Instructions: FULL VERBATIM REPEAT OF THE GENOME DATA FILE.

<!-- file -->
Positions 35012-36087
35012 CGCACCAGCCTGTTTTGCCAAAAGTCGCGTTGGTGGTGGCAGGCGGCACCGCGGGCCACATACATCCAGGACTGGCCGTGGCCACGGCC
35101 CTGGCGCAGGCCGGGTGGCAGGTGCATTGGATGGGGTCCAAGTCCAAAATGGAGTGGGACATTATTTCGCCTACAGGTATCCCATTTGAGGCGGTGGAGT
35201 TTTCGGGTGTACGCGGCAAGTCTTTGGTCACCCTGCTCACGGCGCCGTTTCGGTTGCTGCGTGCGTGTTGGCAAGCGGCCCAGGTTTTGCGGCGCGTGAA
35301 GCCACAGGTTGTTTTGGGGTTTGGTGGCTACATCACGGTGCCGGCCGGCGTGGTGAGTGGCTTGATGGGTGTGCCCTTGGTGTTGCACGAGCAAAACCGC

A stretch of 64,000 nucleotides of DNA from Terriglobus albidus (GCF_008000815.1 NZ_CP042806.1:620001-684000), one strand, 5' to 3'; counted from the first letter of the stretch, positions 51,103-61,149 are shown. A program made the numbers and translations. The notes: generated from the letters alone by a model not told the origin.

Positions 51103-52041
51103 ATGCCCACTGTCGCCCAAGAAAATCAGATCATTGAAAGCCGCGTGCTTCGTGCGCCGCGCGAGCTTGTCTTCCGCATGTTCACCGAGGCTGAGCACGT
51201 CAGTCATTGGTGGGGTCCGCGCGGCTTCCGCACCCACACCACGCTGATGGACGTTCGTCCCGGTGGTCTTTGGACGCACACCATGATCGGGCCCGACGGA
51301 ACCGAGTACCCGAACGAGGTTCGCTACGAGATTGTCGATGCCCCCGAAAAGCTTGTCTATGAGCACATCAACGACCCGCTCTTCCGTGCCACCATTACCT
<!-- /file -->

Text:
Positions 35012-36087
35012 CGCACCAGCCTGTTTTGCCAAAAGTCGCGTTGGTGGTGGCAGGCGGCACCGCGGGCCACATACATCCAGGACTGGCCGTGGCCACGGCC
35101 CTGGCGCAGGCCGGGTGGCAGGTGCATTGGATGGGGTCCAAGTCCAAAATGGAGTGGGACATTATTTCGCCTACAGGTATCCCATTTGAGGCGGTGGAGT
35201 TTTCGGGTGTACGCGGCAAGTCTTTGGTCACCCTGCTCACGGCGCCGTTTCGGTTGCTGCGTGCGTGTTGGCAAGCGGCCCAGGTTTTGCGGCGCGTGAA
35301 GCCACAGGTTGTTTTGGGGTTTGGTGGCTACATCACGGTGCCGGCCGGCGTGGTGAGTGGCTTGATGGGTGTGCCCTTGGTGTTGCACGAGCAAAACCGC

A stretch of 64,000 nucleotides of DNA from Terriglobus albidus (GCF_008000815.1 NZ_CP042806.1:620001-684000), one strand, 5' to 3'; counted from the first letter of the stretch, positions 51,103-61,149 are shown. A program made the numbers and translations. The notes: generated from the letters alone by a model not told the origin.

Positions 51103-52041
51103 ATGCCCACTGTCGCCCAAGAAAATCAGATCATTGAAAGCCGCGTGCTTCGTGCGCCGCGCGAGCTTGTCTTCCGCATGTTCACCGAGGCTGAGCACGT
51201 CAGTCATTGGTGGGGTCCGCGCGGCTTCCGCACCCACACCACGCTGATGGACGTTCGTCCCGGTGGTCTTTGGACGCACACCATGATCGGGCCCGACGGA
51301 ACCGAGTACCCGAACGAGGTTCGCTACGAGATTGTCGATGCCCCCGAAAAGCTTGTCTATGAGCACATCAACGACCCGCTCTTCCGTGCCACCATTACCT